Dr. Signout, over at, well, Signout, wrote an interesting piece the other day. It’s a piece that everyone should read and think about while they can, because you never know when you may need to think about this.
One of the most dramatic procedures in any hospital is the CPR, also known as a “code blue”, or simply a “code”. This is the choreographed chaos that takes place when someone’s cardiopulmonary status deteriorates to the point that only immediate and violent intervention will prevent their death. To put it more dramatically, the object of a code is often to forestall or even reverse death. Health care providers hold a range of opinions about whether or not family members should be allowed to witness a code. Current ACLS guidelines take a reasonable, evidence-based approach:
[I]n the absence of data documenting harm and in light of data suggesting that it may be helpful, offering select family members the opportunity to be present during a resuscitation seems reasonable and desirable (assuming that the patient, if an adult, has not raised a prior objection. Parents and other family members seldom ask if they can be present unless encouraged to do so by healthcare providers. Resuscitation team members should be sensitive to the presence of family members during resuscitative efforts, assigning a team member to the family to answer questions, clarify information, and otherwise offer comfort.
Some would argue that doctors have never given up their death-grip on paternalism, but I have argued otherwise. In the case of codes, however, paternalism may still hold sway, at least in a certain way.
Most CPR’s at the major teaching hospitals are run by medical residents. It is an important bonding event for them. Let me give you a bit of a picture. First, when you’re on call, you usually carry a “code pager”. This makes you both edgy and important. When a code is called, usually on the pager and overhead, a dozen or so people converge on a patient’s room. There may be a roommate whose bed is quickly pulled into the hallway (along with the patient). The floor nurses are busy with chest compressions, or checking vital signs, or (hopefully not) panicking. The medical residents, anesthesiologists, respiratory therapists, clergy, medical students, and whomever else is nearby pile into the room. Usually one of the senior residents, or one of the older nurses will yell for all non-essential personnel to get lost. Meanwhile, one of the residents takes charge of trying to save the patient.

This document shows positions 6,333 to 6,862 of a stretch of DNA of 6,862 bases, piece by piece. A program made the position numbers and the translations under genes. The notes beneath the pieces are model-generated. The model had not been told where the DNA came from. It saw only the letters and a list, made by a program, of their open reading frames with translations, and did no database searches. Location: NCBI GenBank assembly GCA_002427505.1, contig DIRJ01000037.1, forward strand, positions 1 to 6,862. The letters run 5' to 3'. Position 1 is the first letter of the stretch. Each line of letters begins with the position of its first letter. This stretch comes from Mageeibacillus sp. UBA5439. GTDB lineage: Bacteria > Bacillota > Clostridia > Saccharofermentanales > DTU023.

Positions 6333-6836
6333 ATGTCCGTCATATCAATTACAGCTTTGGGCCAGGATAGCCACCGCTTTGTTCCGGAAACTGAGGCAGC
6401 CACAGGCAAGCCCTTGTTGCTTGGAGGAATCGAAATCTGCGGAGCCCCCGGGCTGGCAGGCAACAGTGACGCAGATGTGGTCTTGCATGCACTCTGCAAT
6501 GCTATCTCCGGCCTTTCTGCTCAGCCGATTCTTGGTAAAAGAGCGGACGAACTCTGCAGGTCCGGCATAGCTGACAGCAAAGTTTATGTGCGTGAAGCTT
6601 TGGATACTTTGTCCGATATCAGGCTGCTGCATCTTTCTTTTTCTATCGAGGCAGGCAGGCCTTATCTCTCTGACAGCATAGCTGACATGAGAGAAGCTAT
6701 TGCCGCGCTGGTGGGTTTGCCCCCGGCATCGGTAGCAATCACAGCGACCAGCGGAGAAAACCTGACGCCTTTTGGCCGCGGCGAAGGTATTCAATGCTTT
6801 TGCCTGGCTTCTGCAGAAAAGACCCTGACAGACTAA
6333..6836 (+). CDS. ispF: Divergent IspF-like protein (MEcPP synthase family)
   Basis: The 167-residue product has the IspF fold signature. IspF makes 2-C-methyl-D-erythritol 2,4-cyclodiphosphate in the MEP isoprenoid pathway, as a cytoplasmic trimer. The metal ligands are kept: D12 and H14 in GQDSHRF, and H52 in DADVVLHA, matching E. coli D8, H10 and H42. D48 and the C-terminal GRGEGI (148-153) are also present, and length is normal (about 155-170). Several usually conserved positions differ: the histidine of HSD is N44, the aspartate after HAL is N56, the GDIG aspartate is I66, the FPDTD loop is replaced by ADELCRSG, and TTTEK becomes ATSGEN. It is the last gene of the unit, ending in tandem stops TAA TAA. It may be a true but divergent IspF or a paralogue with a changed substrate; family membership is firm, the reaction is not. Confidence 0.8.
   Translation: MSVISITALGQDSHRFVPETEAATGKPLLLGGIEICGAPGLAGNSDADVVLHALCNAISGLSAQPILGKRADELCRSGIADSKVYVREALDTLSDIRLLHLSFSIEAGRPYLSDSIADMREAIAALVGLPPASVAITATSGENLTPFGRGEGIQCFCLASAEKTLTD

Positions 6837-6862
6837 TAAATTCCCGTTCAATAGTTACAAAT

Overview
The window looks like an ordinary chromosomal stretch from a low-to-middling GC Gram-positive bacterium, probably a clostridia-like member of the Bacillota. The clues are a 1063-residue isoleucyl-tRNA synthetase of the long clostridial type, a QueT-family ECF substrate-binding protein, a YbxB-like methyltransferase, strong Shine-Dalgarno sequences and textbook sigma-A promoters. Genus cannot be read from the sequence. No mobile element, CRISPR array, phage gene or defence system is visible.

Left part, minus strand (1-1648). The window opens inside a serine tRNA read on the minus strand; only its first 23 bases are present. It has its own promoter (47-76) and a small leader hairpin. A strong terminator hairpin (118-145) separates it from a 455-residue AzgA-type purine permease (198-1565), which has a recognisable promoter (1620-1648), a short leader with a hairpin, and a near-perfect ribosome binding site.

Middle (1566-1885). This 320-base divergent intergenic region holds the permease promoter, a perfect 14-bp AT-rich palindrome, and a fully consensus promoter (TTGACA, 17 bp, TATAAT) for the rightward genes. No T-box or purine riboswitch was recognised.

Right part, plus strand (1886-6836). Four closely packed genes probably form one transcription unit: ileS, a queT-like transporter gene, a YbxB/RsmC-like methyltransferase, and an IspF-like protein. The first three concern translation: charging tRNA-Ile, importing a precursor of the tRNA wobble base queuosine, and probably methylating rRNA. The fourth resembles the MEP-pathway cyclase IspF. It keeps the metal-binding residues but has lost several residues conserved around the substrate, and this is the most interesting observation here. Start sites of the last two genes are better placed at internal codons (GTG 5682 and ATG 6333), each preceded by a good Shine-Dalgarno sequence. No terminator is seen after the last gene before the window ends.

There is usually quite a bit of informal debriefing afterward. There are also phone calls to make—to the attending physician, to the family. Of course, if the family happened to be there at the time, it’s more of a sit-down. This can be rather awkward, as a CPR is often loaded with physical violence, sick humor, and flippant comments, all of which serve to make the situation more palatable to the code team, and help bond them more closely. I don’t know of any medical resident who hasn’t said something a bit inappropriate at a code, only to find out the family member is standing outside the door.
And this is where the paternalism thing comes in. We doctors like our rituals, our private sick humor, our intimate time. Nothing (outside of the OR) is more intimate than a cardiac arrest.
Well, families are getting more sophisticated, and it’s time for us to grow up. There’s plenty of time for sick jokes later. During an arrest, we’re going to have to get used to the idea that family may be around.
As part of getting used to this, families are going to have to understand that a code is a last-ditch, usually unsuccessful effort to snatch a human being out of an abyss whose bottom they may have been hovering near for days or weeks. Some diseases can’t be fixed, and death can’t usually be reversed.
And that’s why it’s time for everyone to read the post at Signout and start talking. It’s time, right now, while you still can, to ask the question, “how do I want to die?” No answer is irrevocable, but the discussion is invaluable. We have become very good at creating an end-of-life asymptote, with one axis representing quality of life, the other time. The suffering and expense incurred as the curve stretches out is really hard to understand unless you spend a lot of time around hospitals. Once you have, though, you know you don’t want to ride that curve to the bitter end.